What is Barbara Billingsley’s Net Worth?
Barbara Billingsley was an actress of the screen and stage who had a net worth of $12 million at the time of her death in 2010. Barbara Billingsley was best known for playing mother June Cleaver on the television sitcom “Leave it to Beaver” and its sequel “The New Leave it to Beaver.” She also appeared in numerous films, including “Three Guys Named Mike,” “Woman in the Dark,” “The Careless Years,” and “Airplane!” Among her other notable credits, Billingsley voiced the character Nanny on the animated television series “Muppet Babies.”
Barbara Billingsley was born as Barbara Lillian Combes on December 22, 1915 in Los Angeles, California to Robert and Lillian. She had an older sister named Elizabeth. When Billingsley was little, her parents divorced.
Billingsley began her career on stage performing in the revue “Straw Hat.” After the show closed, she became a fashion model in New York City. In 1945, Billingsley signed a contract with MGM; she moved back to Los Angeles the following year, and landed a string of uncredited roles in motion pictures. Among the early films in which she appeared were “Up Goes Maisie,” “Two Sisters from Boston,” “Three Wise Fools,” “Undercurrent,” “The Sea of Grass,” and “The Unfinished Dance.”
Start of Television Career
In the early 50s, Billingsley began appearing on television. Her credits included episodes of “Rebound,” “The Abbott and Costello Show,” “Crown Theatre with Gloria Swanson,” and “City Detective.” She subsequently appeared in episodes of the anthology series “Four Star Playhouse,” “Schlitz Playhouse of Stars,” and “Cavalcade of America.” In 1955, Billingsley landed her first main role on the sitcom “Professional Father,” which only lasted for one season. She went on to appear in episodes of “You Are There,” “Matinee Theater,” “The Loretta Young Show,” “General Electric Summer Originals,” and “The Ford Television Theatre.” From 1956 to 1957, she had a recurring role on the sitcom “The Brothers.”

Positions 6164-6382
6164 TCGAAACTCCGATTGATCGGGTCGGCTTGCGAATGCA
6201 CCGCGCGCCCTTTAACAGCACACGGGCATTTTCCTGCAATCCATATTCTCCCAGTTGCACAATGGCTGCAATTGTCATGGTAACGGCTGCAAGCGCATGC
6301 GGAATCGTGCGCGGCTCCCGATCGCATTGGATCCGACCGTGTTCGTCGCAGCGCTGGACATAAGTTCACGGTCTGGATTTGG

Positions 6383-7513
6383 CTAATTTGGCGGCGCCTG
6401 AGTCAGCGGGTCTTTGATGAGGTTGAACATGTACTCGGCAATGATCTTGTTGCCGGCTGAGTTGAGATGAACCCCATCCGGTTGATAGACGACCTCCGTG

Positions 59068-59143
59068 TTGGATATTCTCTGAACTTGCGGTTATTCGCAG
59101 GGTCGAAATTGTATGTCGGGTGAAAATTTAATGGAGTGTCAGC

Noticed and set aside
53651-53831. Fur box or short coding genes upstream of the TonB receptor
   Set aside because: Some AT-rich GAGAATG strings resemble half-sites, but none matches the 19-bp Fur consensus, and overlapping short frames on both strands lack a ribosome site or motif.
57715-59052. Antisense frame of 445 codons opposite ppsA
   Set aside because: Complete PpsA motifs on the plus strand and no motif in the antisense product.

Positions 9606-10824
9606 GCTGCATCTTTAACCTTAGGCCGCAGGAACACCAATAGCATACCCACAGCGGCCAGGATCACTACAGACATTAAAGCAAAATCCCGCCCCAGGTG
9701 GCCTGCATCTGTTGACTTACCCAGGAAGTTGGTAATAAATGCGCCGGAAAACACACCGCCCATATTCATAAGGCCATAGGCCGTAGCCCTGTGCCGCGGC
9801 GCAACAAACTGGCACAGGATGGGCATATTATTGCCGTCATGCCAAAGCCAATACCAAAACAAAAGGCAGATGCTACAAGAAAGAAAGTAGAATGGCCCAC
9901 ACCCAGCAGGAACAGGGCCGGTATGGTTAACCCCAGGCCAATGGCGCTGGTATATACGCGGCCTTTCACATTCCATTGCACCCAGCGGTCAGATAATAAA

Leave it to Beaver
Barbara Billingsley became best known to television audiences for her role as June Cleaver, the mother of the Cleaver family, on the sitcom “Leave it to Beaver.” On the show, her character often did household chores wearing earrings and her signature pearls. “Leave it to Beaver” also starred Hugh Beaumont as Ward Cleaver and child actors Jerry Mathers and Tony Dow as Theodore and Wally Cleaver, respectively. After debuting to tepid ratings on CBS in 1957, the show moved to ABC and became a major hit. “Leave it to Beaver” ran for six seasons through 1963, airing 234 episodes.
In 1983, two decades after the end of “Leave it to Beaver,” the surviving cast of the show reunited for the television film “Still the Beaver.” This was followed by the sequel series “The New Leave it to Beaver,” which ran from 1985 to 1989. Beyond the “Beaver” franchise, Billingsley appeared as June Cleaver in episodes of such shows as “Amazing Stories,” “Baby Boom,” and “Hi Honey, I’m Home!”
Further Television Career